Motion control: To network or not to network?

12/02/2013


Machine controller cards

Figure 5: Machine controller cards combine a general purpose microprocessor with a dedicated motion controller. Increasingly, the motion amplifiers are located right on the card. Courtesy: Performance Motion DevicesThe major alternative to distributed drives is a machine controller card, also called a motion control card. The distinction is that a motion control card connects via a backplane bus to a separate motherboard or processer card, but here we will refer to stand-alone single-card controllers and backplane motion cards as machine controller cards.

In the machine controller approach a microprocessor holds the machine's application code, and a motion controller IC, also called a motion processor, generates profiles, does servo loop closure, and manages the time-critical elements of axis control. Note that it is possible, particularly for simple control applications, for the machine application microprocessor and the motion processor to be one and the same.

The advantages of the machine controller card approach are many-fold including easier serviceability since repair of the entire controller card is a simple swap-out. Another advantage is reduced wiring since the amplifiers are located on the card. Finally, the physical form factor of the card along with the connector interfaces can be tailored to suit the application.

There are two major variations of machine controller cards: off-the-shelf and custom built. Off-the-shelf cards, particularly bus-connected motion cards, have been around for a long time and are available from several different vendors.

Custom built cards, while more work on the design side, are also a strong choice. The most important trend here is integration of the amplifier, either IC or module-based, directly onto the card.

Another trend is use of off-the-shelf IC-based motion controllers. These units provide profile generation, servo loop closure, commutation, and a myriad of time-critical functions such as automatic safety responses, programmable breakpoints, and other types of automatic motion axis management.

How to choose a network

Figure 6: Today's solderable amplifier modules can provide output of a kilowatt or more to drive dc brush, brushless dc, and step motors. Courtesy: Performance Motion DevicesHere’s how to select a motion control network. Certain factors may make one architectural approach more suited than another.

When considering a distributed motion network, try to anticipate the kinds of signaling that will be required in your application. Does the behavior of the motion depend on the status of signals located on another part of the machine? Will you place sensors, and other non-motion controlled actuators, such as relays, on the network bus? How quickly does the motion have to shut down if an error occurs?

Another important consideration regarding how, and how much, you can use a network-based approach is the mechanical organization of the connected machine. This issue addresses questions such as, “How will the machine be serviced if electronics are physically distributed throughout the machine?” Although the traditional card rack that the technician services may be a mess of wires, there is something to be said for keeping everything under one roof. Serviceability and lifetime ownership cost strongly affect control system design choices.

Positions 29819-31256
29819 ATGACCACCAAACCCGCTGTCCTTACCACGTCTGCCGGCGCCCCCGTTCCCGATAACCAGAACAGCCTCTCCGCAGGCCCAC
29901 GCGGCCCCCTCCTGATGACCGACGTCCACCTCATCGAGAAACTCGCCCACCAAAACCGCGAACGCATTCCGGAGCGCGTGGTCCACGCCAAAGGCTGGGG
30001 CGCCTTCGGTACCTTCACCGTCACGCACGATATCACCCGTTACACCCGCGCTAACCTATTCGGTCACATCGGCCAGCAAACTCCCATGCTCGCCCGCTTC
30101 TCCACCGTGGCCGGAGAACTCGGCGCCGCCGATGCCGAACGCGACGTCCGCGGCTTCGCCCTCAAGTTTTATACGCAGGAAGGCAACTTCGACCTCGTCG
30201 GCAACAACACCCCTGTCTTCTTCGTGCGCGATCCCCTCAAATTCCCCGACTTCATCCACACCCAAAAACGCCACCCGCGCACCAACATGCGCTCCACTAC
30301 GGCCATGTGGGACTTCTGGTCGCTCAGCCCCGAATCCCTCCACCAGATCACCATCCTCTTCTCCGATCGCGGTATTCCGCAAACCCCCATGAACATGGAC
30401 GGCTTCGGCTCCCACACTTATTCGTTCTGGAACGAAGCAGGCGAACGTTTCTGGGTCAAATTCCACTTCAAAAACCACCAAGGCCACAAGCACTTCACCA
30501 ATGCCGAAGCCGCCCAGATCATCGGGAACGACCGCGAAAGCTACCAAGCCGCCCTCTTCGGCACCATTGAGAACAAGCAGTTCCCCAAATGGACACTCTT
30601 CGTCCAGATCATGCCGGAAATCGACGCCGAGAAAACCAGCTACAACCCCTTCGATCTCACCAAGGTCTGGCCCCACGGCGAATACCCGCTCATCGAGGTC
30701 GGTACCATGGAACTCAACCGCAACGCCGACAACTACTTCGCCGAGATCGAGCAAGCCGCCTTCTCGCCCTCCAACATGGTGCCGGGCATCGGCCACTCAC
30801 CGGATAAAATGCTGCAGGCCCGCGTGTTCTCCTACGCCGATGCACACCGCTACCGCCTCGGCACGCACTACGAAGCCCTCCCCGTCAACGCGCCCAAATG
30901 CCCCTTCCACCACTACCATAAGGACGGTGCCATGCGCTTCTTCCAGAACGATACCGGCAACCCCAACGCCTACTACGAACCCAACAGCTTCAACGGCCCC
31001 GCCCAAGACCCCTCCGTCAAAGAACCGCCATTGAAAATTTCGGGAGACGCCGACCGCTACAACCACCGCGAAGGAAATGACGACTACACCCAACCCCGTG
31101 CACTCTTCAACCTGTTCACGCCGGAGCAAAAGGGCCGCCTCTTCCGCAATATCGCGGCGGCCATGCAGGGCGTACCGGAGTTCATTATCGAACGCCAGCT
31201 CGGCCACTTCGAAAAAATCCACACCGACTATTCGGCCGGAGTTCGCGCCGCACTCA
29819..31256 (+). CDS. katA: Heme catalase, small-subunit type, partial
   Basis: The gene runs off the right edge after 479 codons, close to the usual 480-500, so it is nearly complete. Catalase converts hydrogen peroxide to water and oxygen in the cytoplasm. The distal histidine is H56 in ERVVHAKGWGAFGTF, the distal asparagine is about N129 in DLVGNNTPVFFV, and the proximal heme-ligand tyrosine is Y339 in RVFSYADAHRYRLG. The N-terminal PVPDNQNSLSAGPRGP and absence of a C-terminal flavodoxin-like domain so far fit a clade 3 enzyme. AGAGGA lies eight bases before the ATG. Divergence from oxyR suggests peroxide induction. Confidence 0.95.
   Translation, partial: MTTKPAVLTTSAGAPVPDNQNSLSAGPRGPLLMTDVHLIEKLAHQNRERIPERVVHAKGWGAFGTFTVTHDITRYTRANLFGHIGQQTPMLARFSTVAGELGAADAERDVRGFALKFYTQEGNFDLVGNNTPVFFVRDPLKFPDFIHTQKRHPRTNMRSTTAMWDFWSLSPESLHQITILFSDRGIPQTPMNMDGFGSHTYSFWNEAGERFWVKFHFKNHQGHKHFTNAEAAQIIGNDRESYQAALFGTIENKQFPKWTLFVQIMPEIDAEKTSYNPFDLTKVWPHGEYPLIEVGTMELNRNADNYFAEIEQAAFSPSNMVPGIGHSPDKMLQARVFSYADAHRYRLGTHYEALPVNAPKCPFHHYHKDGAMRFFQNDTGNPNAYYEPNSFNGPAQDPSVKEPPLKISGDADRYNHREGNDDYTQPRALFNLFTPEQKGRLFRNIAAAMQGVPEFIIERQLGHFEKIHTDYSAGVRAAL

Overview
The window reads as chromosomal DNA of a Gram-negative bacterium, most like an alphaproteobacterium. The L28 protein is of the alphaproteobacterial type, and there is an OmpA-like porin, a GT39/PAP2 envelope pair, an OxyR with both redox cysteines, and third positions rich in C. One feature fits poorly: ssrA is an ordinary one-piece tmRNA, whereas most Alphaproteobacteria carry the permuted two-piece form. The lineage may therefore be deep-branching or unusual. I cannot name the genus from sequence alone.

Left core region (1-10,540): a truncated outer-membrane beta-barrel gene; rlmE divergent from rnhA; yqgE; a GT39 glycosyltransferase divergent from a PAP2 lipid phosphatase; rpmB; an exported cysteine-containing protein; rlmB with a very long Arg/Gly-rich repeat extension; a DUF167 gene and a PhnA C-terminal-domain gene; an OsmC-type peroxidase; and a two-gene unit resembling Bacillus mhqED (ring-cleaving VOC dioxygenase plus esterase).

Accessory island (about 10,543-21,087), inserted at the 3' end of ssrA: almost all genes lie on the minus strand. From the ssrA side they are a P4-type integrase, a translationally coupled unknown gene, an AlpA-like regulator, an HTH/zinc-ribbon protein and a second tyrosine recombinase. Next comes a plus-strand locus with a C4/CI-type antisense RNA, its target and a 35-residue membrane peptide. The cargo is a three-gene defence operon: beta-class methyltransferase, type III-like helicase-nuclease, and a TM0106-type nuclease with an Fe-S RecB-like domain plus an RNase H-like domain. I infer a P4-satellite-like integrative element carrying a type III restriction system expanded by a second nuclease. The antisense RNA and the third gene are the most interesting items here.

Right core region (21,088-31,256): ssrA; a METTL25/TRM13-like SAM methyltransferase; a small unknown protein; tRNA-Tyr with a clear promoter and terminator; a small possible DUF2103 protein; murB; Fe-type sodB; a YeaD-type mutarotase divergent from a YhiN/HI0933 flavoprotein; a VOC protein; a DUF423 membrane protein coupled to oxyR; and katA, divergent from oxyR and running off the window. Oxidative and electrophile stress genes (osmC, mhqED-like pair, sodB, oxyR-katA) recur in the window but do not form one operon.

Remember also that distributing the control by placing amplifiers near the motors may not always be feasible for weight, heat, or other environmental reasons. The traditional control rack cabinet can be air conditioned and insulated from the machine operating environment. This is often not possible if the controls are distributed.

When is one control approach used over another? There is no easy or simple answer, and sometimes two architectures can be used equally well for a given application.

In broad terms, the more cost sensitive the application, the more likely it is that the person designing the motion application will design a card and, depending on power level, integrate on-board amplifiers. When designing a card, it is possible to choose exactly the connectors needed and set the form factor of the card for that particular motion application.

Figure 7: Off-the-shelf motion control integrated circuits (ICs), also called motion processors, provide profile generation, servo loop closure, and various other dedicated motion functions. Courtesy: Performance Motion DevicesHighly synchronized applications such as machine tools will gravitate toward multi-axis motion cards or a tightly coupled distributed drive approach. These drives allow a lot of flexibility in motor type and power range. Don't forget that a motion control card will be needed for overall path generation, or you will use a PC running dedicated G-code software.

A large middle ground of applications, such as medical automation, semiconductor automation, scientific instrumentation, and low-power general automation, can be served by several approaches including off-the-shelf machine controller cards, custom-built machine controller cards, or loosely coupled distributed drives.

- Chuck Lewin is founder and vice president of engineering, Performance Motion Devices. Edited by Mark T. Hoske, content manager, CFE Media, Control Engineering, mhoske@cfemedia.com.

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At bottom of this article, look for related articles on motion control.

Key concepts

  • Understanding motion architectures can help with machine design and network selection and design.
  • Two motion control devices include distributed drives and machine controller cards.

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